When it comes to virtually invisible hearing aids, size matters! We pack a lot into a tiny hearing aid because tiny is what our customers want. Here’s how we’re able to deliver big sound quality in a small package.
Choosing the right hearing aids can be overwhelming. Sound quality, comfort, style, price, service – all are important factors to consider. However, when it comes to the physical attributes of a hearing aid, most consumers know what they want. When surveyed, most of those who were already wearing Eargo, or were considering Eargo, ranked invisibility and rechargeability as their most important factors for selecting a hearing aid – which is likely what drove them to Eargo in the first place. No matter what hearing aid product a consumer chooses, good sound quality should be a requirement – not a factor to be ‘considered’. That’s why at Eargo our mission is to deliver great sound quality in an extremely small, rechargeable device. Here’s how we do it.
Invisible-in-the-ear and rechargeable! That’s a lot to ask of a device as complex as a hearing aid, but Eargo made it happen by partnering with some of the best technology companies in the world. We partnered with Knowles, a market leader and global provider of advanced micro-acoustic microphones and speakers. They already manufacture some of the smallest speakers in the industry, but they made one even smaller for Eargo 5. (figure 1) With a length of only 3 mm, the Knowles’ proprietary speaker fits perfectly in the Eargo 5 case. This tiny receiver was built to cancel vibration patterns, minimize audio feedback, and increase output for clear sound. We also partnered with Varta, a world-leading manufacturer of batteries. Varta custom-designed a rechargeable, lithium-ion cell to fit inside Eargo 5. The cell was actually shaped to fit the contours of the Eargo 5 case. This type of battery provides the highest energy density in the smallest space and is fully charged within four hours.
The miniaturization and customization of the speaker and the battery in Eargo 5 allowed room for other required components such as the microphone and digital signal processor (DSP). They all fit together beautifully and compactly in the final Eargo 5 product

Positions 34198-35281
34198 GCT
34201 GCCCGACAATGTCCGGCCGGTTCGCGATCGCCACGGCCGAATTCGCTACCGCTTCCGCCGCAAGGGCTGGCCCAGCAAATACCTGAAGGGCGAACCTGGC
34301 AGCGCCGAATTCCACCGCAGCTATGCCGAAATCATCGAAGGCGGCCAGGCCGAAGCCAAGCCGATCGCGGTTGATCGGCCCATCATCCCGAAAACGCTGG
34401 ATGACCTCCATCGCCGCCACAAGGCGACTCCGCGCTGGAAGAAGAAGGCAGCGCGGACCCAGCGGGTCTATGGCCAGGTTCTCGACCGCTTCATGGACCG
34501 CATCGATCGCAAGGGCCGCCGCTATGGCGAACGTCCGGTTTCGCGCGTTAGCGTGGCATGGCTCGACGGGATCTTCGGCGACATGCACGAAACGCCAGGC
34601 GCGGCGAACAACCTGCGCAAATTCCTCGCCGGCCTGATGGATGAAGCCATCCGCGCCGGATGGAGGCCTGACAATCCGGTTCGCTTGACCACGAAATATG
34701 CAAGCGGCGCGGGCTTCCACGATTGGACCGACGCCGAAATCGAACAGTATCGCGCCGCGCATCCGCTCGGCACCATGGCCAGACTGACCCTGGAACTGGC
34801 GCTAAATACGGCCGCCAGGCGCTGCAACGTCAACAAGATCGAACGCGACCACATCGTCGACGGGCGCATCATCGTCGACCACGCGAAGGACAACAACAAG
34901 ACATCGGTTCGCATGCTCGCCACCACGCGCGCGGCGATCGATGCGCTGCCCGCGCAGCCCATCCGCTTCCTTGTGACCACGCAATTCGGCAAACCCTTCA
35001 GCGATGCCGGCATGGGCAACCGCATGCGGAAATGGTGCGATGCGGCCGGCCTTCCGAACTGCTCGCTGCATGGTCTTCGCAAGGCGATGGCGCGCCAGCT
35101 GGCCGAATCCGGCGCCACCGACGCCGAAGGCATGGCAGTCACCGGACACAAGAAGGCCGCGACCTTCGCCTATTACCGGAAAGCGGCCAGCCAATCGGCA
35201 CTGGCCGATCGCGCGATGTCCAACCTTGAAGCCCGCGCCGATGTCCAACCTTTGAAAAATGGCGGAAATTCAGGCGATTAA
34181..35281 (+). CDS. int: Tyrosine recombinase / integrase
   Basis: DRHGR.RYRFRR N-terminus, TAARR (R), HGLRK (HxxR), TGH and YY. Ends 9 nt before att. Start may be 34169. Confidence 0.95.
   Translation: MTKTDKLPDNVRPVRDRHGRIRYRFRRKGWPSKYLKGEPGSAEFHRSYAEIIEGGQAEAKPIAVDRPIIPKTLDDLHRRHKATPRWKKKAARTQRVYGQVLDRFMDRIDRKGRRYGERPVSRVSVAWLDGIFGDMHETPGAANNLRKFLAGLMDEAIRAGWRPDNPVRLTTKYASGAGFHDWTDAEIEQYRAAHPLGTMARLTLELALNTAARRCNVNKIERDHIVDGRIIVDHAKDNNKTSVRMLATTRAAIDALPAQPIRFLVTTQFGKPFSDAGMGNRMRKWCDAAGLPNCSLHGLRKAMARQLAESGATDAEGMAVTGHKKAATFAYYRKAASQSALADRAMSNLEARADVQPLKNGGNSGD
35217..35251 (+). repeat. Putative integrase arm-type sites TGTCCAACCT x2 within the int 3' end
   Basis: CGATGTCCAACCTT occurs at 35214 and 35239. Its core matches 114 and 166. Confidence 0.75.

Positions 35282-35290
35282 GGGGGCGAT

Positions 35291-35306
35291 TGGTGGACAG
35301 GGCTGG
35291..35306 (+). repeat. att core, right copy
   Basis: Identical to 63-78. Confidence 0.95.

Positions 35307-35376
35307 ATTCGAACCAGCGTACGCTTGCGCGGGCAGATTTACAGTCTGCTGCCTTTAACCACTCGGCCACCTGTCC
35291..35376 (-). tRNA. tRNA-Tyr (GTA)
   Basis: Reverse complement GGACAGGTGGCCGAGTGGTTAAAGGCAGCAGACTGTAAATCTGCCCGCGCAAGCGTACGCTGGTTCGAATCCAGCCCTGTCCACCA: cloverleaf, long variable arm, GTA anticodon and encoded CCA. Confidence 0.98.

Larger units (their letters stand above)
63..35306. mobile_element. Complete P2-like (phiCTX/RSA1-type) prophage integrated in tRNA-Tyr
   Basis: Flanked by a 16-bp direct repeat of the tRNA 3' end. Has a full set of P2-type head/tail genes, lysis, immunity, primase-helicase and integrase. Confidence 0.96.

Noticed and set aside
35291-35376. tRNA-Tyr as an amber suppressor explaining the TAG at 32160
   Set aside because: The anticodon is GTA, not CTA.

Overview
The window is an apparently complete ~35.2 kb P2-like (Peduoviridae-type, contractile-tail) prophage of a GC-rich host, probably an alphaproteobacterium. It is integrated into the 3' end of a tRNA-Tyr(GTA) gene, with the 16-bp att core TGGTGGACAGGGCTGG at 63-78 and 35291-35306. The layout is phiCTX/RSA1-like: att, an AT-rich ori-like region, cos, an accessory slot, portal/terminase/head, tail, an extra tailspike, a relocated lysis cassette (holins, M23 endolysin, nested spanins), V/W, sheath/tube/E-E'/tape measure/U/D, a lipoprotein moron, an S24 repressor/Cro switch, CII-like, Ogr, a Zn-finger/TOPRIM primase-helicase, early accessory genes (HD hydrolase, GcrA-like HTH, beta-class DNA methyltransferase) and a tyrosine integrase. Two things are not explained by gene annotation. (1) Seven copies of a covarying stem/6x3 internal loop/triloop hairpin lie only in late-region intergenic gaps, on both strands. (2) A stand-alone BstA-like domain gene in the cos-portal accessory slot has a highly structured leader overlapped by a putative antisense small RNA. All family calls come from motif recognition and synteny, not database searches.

The physical shape and geometry of the ear does a lot to help us hear when it doesn’t have a hearing aid in it. The outer ear (pinna + ear canal) (Figure 3) actually amplifies sound before it reaches the eardrum. Most of this natural amplification comes from the ear canal resonance, with a lesser amount coming from the pinna. The pinna has another important function. It has unique sound reflection properties that help us figure out where sound is coming from
Left panel – unaided ear.
Middle panel – Eargo 5 in the ear.
Right panel – larger in-the-ear hearing aid.
So what happens when a hearing aid is placed in the ear? Anything placed in the ear, a finger, an earplug, or hearing aid (when it’s turned off) will physically block some sound from entering the ear canal. If the hearing aid is small and inserted deeply, the ear canal will be effectively shortened but it can still provide some resonance or boost. (middle panel). Eargo 5 leverages that natural boost by leaving a longer portion of the ear canal open. A larger hearing aid with shallow insertion (right panel) will eliminate more of the ear canal’s natural resonance. Note also that when the speaker is deep in the ear, it doesn’t have to work as hard to push the sound out. That’s because the volume of air-filled space between the speaker and the eardrum, called the residual volume, gets smaller as the device gets deeper. This, too, is leveraged by Eargo 5’s deep fit. Finally, the pinna cues that help us localize sound are fully leveraged with Eargo 5 because the microphone sits inside the ear canal. Behind-the-ear styles with microphones that sit behind the pinna, bypass these natural effects.
In one way or another, the ear’s natural acoustics are compromised by the physical presence of a hearing aid. Any natural ability taken away by the hearing aid must also be restored by the hearing aid. Eargo 5s physical footprint is small, allowing the ear to do more of what it does naturally.
Eargo inserted in the ear canal
Digital signal processing (DSP) is what the hearing aid does to sound after it enters the microphone. The DSPs most challenging function in Eargo 5 is feedback cancellation – the algorithm designed to keep the hearing aid from squealing. Feedback cancellation can be detrimental to the naturalness of sounds, but its function is necessary in order for the hearing aid to remain stable, and therefore wearable. The closer the hearing aid microphone is to the speaker, and the higher the amplification, the easier it is for sound to ‘feed back’ into the microphone. Even with the Eargo 5 microphone and speaker so incredibly close to one another, feedback cancellation is robust enough to allow adequate amplification for mild-to-moderate hearing loss.
Once feedback is taken care of, the most important function of the DSP is to compensate for hearing loss by using compression and frequency shaping of the input signal. Whether the wearer chooses a factory preset, or completes mobile-phone based hearing assessment and customized fitting (Sound Match™), Eargo 5 can boost hard-to-hear soft sounds without making loud sounds too loud.
Eargo 5 was released in July, and customers are already telling us it’s our best-sounding hearing aid yet. 87% of Eargo 5 customers who have worn earlier generation Eargos say the sound quality has gotten either much better (66%) or slightly better (21%). With 68% of customers overall reporting extreme satisfaction with sound quality, that says a lot for Eargo 5. Customers can expect Eargo 5 to continue to get even better over time, as both the hearing aid and charger are in-field upgradeable. ChEARS!